I actually remember trying to dismiss that initial thought: “I could do that.” But it never really left me. Almost thirteen years later, I find myself on the threshold of fully ordaining.

—Shea Ikusei Settimi

I came to Zen via Christianity with short a detour through Taoism. Growing up in Mexico, I was steeped in Catholicism from the moment I was born, but my mother had a somewhat unorthodox relationship to our tradition. She felt that much of Catholicism had been lost in its forms, and she wanted to get back to its heart. So she taught my brother and I to pray every day, and to simply talk to God—to not just ask for things, but to be grateful, and to enter into a relationship with this divine being who was the very essence of everything. It was a very close, very personal relationship, and very important to me all through my childhood.

But then I grew up and things got difficult at home and I became cynical. What kind of God lets people suffer so, I wondered. I can’t remember if I stopped praying altogether, but God and I had definitely become distant. It was like we didn’t have much to say to one another anymore. I went off to college, and halfway through I took some time off. Needing time to myself to look at my life, I went backpacking through Europe, and it was there, traveling alone and visiting church after church where I realized I missed the spiritual dimension of my life. I think you can’t sit in Notre-Dame or Chartres and pretend that you don’t feel a presence there. So I started searching again. I didn’t know exactly what for, but I knew it had to be something other than Christianity.

One day I went into a bookstore in Madrid and headed toward the spiritual books section. I stretched out my hand and picked out a cover that looked promising. It was a Spanish translation of the Tao Te Ching. I thought, all right, let’s give this a try. I began reading and was immediately hooked. Here was a philosophy whose basis and purpose—at least as I understood it—was harmony. And as far as I could tell from reading it, creating that harmony was entirely up to me. It was exactly the teaching that I needed.

Shortly after that I stayed at a stranger’s house, and on the bedside table was a book on Zen. Many times since then I’ve wondered what would have happened if instead they’d offered me the Bible, or the Torah. But Zen it was, and I read it as avidly as I’d read the Tao Te Ching, and then began sitting zazen. Few things in my life have felt so right so immediately. Every day and every evening I sat for half an hour or so as I continued my travels. And although nothing much was happening—I had no visions, no whispered revelations, no bright lights—I couldn’t not do it. I was compelled.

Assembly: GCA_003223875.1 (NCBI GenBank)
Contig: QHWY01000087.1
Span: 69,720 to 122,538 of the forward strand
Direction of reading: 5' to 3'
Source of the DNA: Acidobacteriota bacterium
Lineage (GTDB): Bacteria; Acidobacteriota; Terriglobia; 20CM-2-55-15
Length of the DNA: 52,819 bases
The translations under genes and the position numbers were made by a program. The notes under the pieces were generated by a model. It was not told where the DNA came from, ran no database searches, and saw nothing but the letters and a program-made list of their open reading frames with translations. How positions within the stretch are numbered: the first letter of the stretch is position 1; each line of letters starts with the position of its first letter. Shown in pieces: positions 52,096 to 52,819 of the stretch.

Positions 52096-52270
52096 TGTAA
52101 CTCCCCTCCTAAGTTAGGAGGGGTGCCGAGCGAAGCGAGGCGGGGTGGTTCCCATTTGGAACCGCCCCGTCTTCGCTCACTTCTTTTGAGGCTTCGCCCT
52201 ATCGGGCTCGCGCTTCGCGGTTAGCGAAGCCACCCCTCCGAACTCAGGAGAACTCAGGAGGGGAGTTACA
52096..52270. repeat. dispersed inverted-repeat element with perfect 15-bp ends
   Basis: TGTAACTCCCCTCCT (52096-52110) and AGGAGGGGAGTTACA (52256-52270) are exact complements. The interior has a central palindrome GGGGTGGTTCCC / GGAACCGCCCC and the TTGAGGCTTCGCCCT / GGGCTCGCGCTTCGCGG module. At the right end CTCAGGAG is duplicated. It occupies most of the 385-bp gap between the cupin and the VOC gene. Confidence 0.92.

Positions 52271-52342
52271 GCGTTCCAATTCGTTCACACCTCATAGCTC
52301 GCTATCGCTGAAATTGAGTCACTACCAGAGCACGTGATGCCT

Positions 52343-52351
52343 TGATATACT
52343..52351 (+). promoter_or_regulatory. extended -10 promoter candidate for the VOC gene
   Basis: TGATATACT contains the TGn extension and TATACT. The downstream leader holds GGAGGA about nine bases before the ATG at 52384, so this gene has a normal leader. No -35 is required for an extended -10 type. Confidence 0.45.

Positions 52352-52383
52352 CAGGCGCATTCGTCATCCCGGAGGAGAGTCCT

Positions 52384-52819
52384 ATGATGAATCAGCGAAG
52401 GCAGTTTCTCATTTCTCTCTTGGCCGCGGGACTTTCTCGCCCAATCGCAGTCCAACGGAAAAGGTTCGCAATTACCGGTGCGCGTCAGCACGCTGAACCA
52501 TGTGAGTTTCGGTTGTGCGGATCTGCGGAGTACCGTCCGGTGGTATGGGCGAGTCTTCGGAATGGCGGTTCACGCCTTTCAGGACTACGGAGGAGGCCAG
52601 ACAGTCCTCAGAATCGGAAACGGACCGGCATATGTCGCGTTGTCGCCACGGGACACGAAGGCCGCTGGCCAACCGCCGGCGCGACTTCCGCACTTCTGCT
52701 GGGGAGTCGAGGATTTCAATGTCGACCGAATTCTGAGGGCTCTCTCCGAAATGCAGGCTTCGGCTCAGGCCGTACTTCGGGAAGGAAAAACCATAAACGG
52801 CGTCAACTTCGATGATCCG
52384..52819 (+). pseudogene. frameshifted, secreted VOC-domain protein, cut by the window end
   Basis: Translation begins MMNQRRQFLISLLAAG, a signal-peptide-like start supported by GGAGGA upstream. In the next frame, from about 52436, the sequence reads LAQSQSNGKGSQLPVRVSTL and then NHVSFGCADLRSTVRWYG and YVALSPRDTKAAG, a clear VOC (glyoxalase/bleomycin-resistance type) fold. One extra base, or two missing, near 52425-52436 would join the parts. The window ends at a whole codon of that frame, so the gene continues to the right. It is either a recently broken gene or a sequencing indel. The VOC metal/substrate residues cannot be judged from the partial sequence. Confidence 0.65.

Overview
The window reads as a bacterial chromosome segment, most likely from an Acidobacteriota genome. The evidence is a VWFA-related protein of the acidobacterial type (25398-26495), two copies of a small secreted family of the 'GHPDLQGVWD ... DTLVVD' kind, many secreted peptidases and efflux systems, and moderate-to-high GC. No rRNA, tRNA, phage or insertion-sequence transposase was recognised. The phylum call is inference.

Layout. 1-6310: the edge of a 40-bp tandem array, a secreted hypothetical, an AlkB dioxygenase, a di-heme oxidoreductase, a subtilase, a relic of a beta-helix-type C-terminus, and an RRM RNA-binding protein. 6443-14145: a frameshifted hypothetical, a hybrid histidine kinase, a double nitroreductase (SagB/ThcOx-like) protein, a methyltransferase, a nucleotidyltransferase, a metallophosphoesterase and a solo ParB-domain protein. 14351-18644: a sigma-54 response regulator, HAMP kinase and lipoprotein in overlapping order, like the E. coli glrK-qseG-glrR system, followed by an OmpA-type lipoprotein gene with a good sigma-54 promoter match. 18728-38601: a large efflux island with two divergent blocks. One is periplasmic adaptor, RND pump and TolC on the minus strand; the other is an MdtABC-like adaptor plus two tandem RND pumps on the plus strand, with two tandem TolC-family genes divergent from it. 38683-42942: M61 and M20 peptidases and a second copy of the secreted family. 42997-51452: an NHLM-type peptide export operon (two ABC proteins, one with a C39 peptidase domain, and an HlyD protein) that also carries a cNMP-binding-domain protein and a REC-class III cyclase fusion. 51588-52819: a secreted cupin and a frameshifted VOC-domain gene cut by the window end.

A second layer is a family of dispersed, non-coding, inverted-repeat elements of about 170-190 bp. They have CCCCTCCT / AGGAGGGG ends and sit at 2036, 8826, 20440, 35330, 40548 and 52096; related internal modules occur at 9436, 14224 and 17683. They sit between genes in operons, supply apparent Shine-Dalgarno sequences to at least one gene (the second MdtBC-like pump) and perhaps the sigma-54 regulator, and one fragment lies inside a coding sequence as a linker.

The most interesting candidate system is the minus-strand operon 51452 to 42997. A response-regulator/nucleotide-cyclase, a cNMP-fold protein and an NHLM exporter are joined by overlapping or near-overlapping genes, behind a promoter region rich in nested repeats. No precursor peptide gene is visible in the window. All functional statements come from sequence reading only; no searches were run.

I returned home from that trip earlier than planned, and as it turned out, was able to spend with my mother the last month of her life. She passed away two days after I’d left for college. I made myself stay and finish my studies (I didn’t want to at that point, but thought I’d regret leaving), yet that last year and a half was very monastic in tone. I started sitting a lot more, began practicing yoga, and in general spent more time alone than with others. I still had a number of good friends and I enjoyed their company, but it was clear that my attention had begun to turn inward.

Looking back, that year and change feels very much like a kind of preparation for what would follow, for less than a month after graduation, I was on a bus to the Monastery to begin a month of residency. That was twenty-two years ago, and except for a couple of short breaks, I never really left. Oh, and by the way, God and I are on good terms again.

—Vanessa Zuisei Goddard

It is 2010 and I have finally done an Introduction to Zen Training Weekend. I’ve been practicing here for almost three years, though I’ve just dipped my toe into the stream rather than truly entered it during that time. I first decided I wanted to practice because I missed having the spiritual life that I remembered growing up in church and choir and youth service programs. I spent my teen years as the resident heretic in a Methodist church, deciding whether or not I believed in God. Turns out I did not, but nature itself continually challenged my attempts to believe in nothing.

September 2011, having just returned from performing in the UK I sit tangaryo and become a formal student.

May 2013, a blissful month of residency. October 2013 entering for my first full year. As often as I can, I get up an hour early to dance before dawn zazen. Mujaku, a former dancer and monastic, is my confidant. I am also teaching on my days off schedule, straddling two worlds. My body rebels. October 2014, I feel I am not dancing enough and my relationship needs attention. A year of “outside life” with my patient partner.

April 2015, I am already committed in my heart to another year of residency. I declare aloud what I’ve been thinking for so long, that I am considering a monastic path. Relationship is put away. Residency begins October 2015. This time I stop working outside. I only rehearse once a week. I love this life so much, but I complicate things in innumerable ways.